Sharesleuth, a business-investigating website backed by billionaire Mark Cuban, is an experiment in the making of a legitimate profit from the exposure of not-so-legitimate profits. Cuban’s professed plan is to buy and sell stock, sometimes at least to short sell stock, based on disclosures that he knows in advance that Sharesleuth is about to make.
This experiment has been underway for eight years now. Why am I discussing it today? We’ll come to that.
Let’s begin at the beginning, though. Prior to the appearance of the first investigative piece in August 2006, Cuban short sold 10,000 shares of Xethanol, the object of that first piece, a company that claimed to be in possession of breakthrough technology about to revolutionize the ethanol industry. The report was harshly critical. It said for example that when Sharesleuth representatives “paid a visit to the [plant in Hopkinton where the technology was supposedly in operation] we found the doors locked, the building dark, and no employees present. A large filtration system sat on a grassy patch outside the plant, and an air system serving the building was in obvious disrepair.”
Xethanol fell 14% on the day of the publication of that report. That day alone.
A Brave New Business Model
The whole Sharesleuth business model stirred up a lot of controversy. At the heart of the controversy was the question: does stock price manipulation cease to be manipulation, or cease to be objectionable under any terms, if the manipulator is sufficiently open about it?
As to Xethanol, it has to be said, Cuban and his Sharesleuth editor, Chris Carey, did have the goods. In September 2006, in an SEC filing, the company listed “risk factors” that threw very frigid waters over the hopes of its remaining true believers. “We have a limited operating history ….We have had a history of net losses….Our biomass-to-ethanol technologies are unproven on a large-scale commercial basis … Our licensed biodiesel fuel additive technology could fail to perform, or to do so in a manner that makes its production commercially feasible.”
Xethanol tried to rebrand itself soon thereafter as Global Energy Holdings Grohup. Global Holdings, in turn, filed for bankruptcy court protection in September 2009.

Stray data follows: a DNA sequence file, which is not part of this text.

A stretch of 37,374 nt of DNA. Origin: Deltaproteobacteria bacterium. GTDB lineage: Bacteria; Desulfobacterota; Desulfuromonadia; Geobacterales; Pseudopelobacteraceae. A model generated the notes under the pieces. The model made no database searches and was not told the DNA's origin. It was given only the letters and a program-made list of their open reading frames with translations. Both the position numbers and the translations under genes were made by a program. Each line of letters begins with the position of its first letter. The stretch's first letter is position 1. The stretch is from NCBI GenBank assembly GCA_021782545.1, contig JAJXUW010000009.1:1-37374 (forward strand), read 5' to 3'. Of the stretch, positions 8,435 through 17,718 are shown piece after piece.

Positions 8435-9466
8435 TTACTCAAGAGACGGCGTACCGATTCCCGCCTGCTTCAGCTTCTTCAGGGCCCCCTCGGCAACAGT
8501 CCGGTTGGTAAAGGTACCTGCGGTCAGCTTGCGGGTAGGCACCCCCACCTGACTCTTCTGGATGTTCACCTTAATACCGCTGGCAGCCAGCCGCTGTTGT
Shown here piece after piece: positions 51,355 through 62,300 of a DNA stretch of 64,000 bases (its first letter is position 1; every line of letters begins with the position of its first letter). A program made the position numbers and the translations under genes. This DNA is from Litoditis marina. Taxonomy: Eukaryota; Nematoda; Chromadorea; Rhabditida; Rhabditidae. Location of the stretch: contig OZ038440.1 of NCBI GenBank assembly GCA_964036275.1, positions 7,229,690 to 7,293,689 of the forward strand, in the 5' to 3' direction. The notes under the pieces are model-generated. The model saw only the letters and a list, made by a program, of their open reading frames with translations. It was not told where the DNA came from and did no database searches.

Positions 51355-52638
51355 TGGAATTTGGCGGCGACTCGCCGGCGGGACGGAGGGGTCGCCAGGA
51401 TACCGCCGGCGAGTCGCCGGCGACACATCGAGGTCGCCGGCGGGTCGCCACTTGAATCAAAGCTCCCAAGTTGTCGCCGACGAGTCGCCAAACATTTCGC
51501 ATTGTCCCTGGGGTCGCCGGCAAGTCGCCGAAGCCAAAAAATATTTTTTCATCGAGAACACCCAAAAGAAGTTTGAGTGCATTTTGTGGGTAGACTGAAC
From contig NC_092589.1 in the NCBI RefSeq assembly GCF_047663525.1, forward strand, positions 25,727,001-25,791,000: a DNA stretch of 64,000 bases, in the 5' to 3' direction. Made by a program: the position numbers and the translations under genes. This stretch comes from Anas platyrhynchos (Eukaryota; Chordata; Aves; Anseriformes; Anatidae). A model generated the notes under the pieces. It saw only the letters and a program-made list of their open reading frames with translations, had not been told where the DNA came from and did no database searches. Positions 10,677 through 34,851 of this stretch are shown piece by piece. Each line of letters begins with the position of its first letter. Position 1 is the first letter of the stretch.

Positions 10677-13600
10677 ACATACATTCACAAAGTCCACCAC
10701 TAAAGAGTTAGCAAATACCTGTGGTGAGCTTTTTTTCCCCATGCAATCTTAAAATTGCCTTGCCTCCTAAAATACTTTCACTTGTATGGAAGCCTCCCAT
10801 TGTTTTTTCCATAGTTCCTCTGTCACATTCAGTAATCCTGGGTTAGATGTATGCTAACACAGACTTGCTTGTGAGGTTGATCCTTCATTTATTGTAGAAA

So: whatever you think about the Sharesleuth business model (and I have criticized it myself), you have to allow that their first investigation was a “fair cop.”
Why bring this up? Because we have another Sharesleuth call to discuss: the Houston American Energy Co. and John Terwilliger.
Selling a ‘Colombian Reserves’ Dream
On August 4, 2014, the Securities and Exchange Commission announced that it has begun civil proceedings against Terwilliger and Houston American over actions in which they engaged in late 2009 and early 2010. During that time they claimed that a Colombian exploration company owned between 1 billion and 4 billion barrels of oil reserves underground. Billion with a b. And they added (this bit was accurate enough) that HUSA owned a share of that exploration company. It was selling a dream. Or, in the cautious language of the new SEC charge, its statements about the size of the Colombian oil reserve had no “reasonable basis.”
Where might you have read about this before? Back when a caution might have done you some good? Sharesleuth. In August 2010, Carey wrote that HUSA had purchased its share in this prospect from a South Korean company, SK Energy Group Ltd. Carey also said that it seems “unusual” that they could do so at the announced price, without having to pay SK Energy “a substantial premium for its stake,” if the reserves were as claimed, enough to “send the company’s revenue and market capitalization into the billions of dollars.”
Ah yes, the old suspicion about how somebody was claiming to be getting something for nothing. It didn’t require great insight, but making that point is always a service.
There, too, Sharesleuth was upfront about its business model. “Mark Cuban, majority owner of Sharesleuth.com LLC, has a short position in Houston American’s shares,” the report says in italics.
Look at the 6-year stock chart above, pasted with gratitude from Nasdaq. You’ll see that the spring and early summer of 2009 was the low valley on the left hand side, when the share price was about $2. Largely on the basis of its representations that it had this magnificent Colombian reserve, HUSA’s stock price climbed steadily through the end of that year and the first three quarters of 2010.
Sharesleuth’s report doesn’t seem to have had much of an immediate impact, HUSA stayed strong until the end of 2011. Nonetheless, it accurately anticipated the long slow slide thereafter.
Nowadays, HUSA is a penny stock. Indeed, it closed on August 4, 2014, at $0.34. The one month chart is below. Both charts are pasted from Nasdaq.com, with gratitude.
The point? Just this: Sharesleuth didn’t pioneer any new model for business journalism, as Cuban in some of his more grandiose pronouncements eight years ago seemed to think. But it is worthwhile keeping an eye on the reports it runs, because from time to time it does tell you to avoid an enthusiasm stoked by old-fashioned pump-and-dumpers. And, yes, it is the conventional strong point of short sellers that they can smell the boiler rooms from miles away.